My adventures in Migraine Land

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3 years ago

I can usually tell when I am going to get a migraine.  My thoughts feel strangely fragile.  It is usually a portent of what’s to come.  The first definitive sign is the aura.  These visual disturbances usually manifest as pixilated distortions in one area of vision.  They are the neurological equivalent of an error message, popping up in front of my face.

This is my cue to down a few ibuprofen to avoid the headache and nausea.

Usually this is the end of it.  20 minutes of visual disturbances, a few hours of photo-sensitivity and mild discombobulation and I am safely out of the woods.  Sometimes though things can get more… interesting.

The visual disturbances sometimes grow into a nonspecific bending of perception.  Perspectives on size and distance can melt away and the whole world becomes an indiscernible collage of colour and pattern.  It reminds me a bit of a Picasso painting.

The changes are not just visual though.  Sometimes mood and cognition change quite significantly too. Often I find myself feeling slightly disorientated yet at the same time unusually enthralled with my surroundings.  This is not in itself a problem, save for the fact that it usually seems to happen when I am at work.

To my left, one colleague is wearing a black dress with gold and white flowers on it.  It seems like half the universe has suddenly taken on this pattern.  While I sit at my desk, another colleague stands to my right talking to me.  He is tall with a salmon pink shirt, similar to his skin tone.  It seems to me as though he is just an amorphous pink blob, towering over me.  I cannot discern if he is 6 foot or 600 feet tall.  In my disorientated yet curious state I have a powerful urge to reach up into the sky and poke his pink smiling face. I have to consciously remind myself where I am and why this would definitely be a bad idea.

The experiences are not always so neutral though. Sometimes, along with extreme photo-sensitivity and nausea, a range of other negative psychological patterns seem to manifest in overdrive. 

One time it got so bad I decided to excuse myself from work and head home on foot.  It feels like I have been walking for hours when in fact it has only been minutes. My perception of time is slowed to a frustrating crawl.  I walk past a bronze statuette. I have always liked metalwork, but now the face seems to glower at me like it is aware of my predicament. I catch sight of the mottled coppery texture of the statuettes hair and am overcome with an inexplicable disgust.  I walk on, but every step, every moment, seems painfully drawn out. Time itself joins the conspiracy against me.  I am convinced the statuette knows this and is pleased.

Ahead of me a couple is walking down the same path. All of a sudden they veer off and head up the road. For some reason this feels like a punch in the stomach.  I am filled with rage toward them. How could they simply veer off a straight path at such an imprecise angle!?!  Worst of all, they seemed completely oblivious to their blatant crime against symmetry.  I want to verbally chastise them but would likely vomit if I tried.  My head is now throbbing, the light feels like daggers in my eyes and each step I take seems to last forever.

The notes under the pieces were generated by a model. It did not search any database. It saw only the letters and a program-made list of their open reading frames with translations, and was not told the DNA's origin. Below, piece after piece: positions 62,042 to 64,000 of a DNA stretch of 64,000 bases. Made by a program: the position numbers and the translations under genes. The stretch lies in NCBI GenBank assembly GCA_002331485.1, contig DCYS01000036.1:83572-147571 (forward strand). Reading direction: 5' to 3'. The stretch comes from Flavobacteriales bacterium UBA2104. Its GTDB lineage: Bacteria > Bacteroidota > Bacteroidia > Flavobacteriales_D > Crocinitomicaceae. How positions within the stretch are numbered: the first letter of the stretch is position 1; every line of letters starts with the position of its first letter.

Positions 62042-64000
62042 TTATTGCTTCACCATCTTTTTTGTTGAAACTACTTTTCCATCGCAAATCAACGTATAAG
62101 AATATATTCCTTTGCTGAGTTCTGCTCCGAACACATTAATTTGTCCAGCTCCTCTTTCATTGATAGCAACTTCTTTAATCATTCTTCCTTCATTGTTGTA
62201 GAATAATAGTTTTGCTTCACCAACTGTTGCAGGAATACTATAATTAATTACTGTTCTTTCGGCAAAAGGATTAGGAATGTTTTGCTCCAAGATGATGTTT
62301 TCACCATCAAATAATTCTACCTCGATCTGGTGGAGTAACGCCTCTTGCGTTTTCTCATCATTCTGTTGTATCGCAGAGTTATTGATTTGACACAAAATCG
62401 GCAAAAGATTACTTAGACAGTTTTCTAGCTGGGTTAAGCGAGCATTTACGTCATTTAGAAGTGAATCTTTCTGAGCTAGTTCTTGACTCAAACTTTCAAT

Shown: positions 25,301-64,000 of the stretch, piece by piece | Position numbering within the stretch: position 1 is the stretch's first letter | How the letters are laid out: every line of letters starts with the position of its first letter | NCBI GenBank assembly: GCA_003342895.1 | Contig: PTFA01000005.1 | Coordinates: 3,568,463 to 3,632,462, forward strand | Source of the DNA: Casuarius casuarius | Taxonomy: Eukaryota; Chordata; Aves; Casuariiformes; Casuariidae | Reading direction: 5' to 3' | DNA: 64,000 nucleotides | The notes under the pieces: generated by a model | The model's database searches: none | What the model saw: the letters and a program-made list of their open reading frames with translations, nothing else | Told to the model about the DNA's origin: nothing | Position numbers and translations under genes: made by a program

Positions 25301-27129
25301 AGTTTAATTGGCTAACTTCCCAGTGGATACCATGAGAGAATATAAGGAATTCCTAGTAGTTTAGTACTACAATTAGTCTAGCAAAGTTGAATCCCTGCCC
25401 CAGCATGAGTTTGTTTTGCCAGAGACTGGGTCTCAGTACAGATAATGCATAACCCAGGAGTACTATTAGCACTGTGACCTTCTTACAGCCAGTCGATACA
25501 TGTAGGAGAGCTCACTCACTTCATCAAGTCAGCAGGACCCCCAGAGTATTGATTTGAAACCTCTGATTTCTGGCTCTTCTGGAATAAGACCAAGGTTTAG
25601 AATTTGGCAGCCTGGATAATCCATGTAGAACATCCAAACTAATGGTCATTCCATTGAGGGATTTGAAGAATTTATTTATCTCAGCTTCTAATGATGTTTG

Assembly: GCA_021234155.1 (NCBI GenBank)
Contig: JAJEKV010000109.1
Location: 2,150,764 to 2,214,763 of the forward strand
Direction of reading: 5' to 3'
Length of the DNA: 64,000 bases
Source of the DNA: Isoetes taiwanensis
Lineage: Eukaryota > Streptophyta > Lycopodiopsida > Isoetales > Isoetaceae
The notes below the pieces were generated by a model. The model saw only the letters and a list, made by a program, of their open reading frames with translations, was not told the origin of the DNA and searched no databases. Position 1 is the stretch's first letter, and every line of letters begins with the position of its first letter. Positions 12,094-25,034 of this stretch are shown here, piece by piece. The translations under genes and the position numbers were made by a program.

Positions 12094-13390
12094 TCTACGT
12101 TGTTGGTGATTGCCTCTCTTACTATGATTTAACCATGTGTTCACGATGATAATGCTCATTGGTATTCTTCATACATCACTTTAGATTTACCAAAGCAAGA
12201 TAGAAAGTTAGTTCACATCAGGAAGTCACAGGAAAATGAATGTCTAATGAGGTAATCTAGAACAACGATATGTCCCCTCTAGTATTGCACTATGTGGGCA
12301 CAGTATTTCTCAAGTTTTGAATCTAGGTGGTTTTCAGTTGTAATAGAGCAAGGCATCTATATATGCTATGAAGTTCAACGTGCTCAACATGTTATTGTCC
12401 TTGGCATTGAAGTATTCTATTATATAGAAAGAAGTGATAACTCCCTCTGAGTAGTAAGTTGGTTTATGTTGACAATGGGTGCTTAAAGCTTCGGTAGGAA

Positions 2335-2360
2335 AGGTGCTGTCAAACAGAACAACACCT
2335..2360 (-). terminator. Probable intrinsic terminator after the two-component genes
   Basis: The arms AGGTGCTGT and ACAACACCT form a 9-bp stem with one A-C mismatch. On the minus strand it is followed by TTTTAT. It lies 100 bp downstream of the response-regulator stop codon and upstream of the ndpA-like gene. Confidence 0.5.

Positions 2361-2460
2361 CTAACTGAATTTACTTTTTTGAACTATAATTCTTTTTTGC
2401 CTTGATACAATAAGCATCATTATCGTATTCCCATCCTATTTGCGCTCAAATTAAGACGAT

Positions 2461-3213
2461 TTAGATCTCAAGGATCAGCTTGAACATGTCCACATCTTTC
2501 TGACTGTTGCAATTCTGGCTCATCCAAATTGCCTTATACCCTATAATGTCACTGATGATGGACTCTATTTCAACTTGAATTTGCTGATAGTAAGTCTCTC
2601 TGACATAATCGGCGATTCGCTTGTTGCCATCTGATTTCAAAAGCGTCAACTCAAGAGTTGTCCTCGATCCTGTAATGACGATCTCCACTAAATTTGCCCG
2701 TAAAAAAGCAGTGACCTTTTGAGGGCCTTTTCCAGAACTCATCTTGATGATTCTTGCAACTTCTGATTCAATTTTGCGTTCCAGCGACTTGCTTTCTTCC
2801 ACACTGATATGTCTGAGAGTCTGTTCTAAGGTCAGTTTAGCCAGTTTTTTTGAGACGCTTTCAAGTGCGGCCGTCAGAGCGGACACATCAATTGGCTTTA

After what feels like a whole day of walking (although is likely only around 20 minutes) I make it home. I go upstairs, make my room as dark as possible and switch off.  When I awake the negative symptoms have completely vanished and sanity has returned. In fact, I feel amazing.

This was another interesting thing I learned about migraines.  They are not always bad.  Sometimes they are extremely pleasant experiences. Normally though, they are bad.  If they are good then the good will usually follow the bad, like a reverse hangover.  Sleep is the reboot that can trigger the flippening from bad to good, but sometimes it can happen without sleep, like a wave washing over me. Very occasionally I hit the jackpot and just get the good. The ‘good’ experience is characterise by an abundance of energy and confidence as well as a kind of buoyant euphoria. 

I float around in a state of focused elation, the ideas bubbling up.  Things I can invent, enterprises I will create, grand artistic endeavours that I must get started on right away!  I am spoilt for choice.  Around me the world itself turns into a work of abstract art. Details are absorbed into pattern and colour.  It is like a dream in that I can see the overall picture, yet if I try to concentrate on details then they pixilate out and melt away.  An impressionist world, just for me.

Unfortunately, it wears off after an hour so and I am back to my default setting of grumpy pragmatism.

Acephalgic Migraines are funny beasts.  I have had a lot less of them since lockdown started, so maybe my trigger pertained to my work environment.  On balance it is probably a good thing I am now nearly migraine free.  Still, some part of me cannot help but feel a little disappointed.

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Written by
3 years ago


Never expected to read such an uplifting story about migraines.

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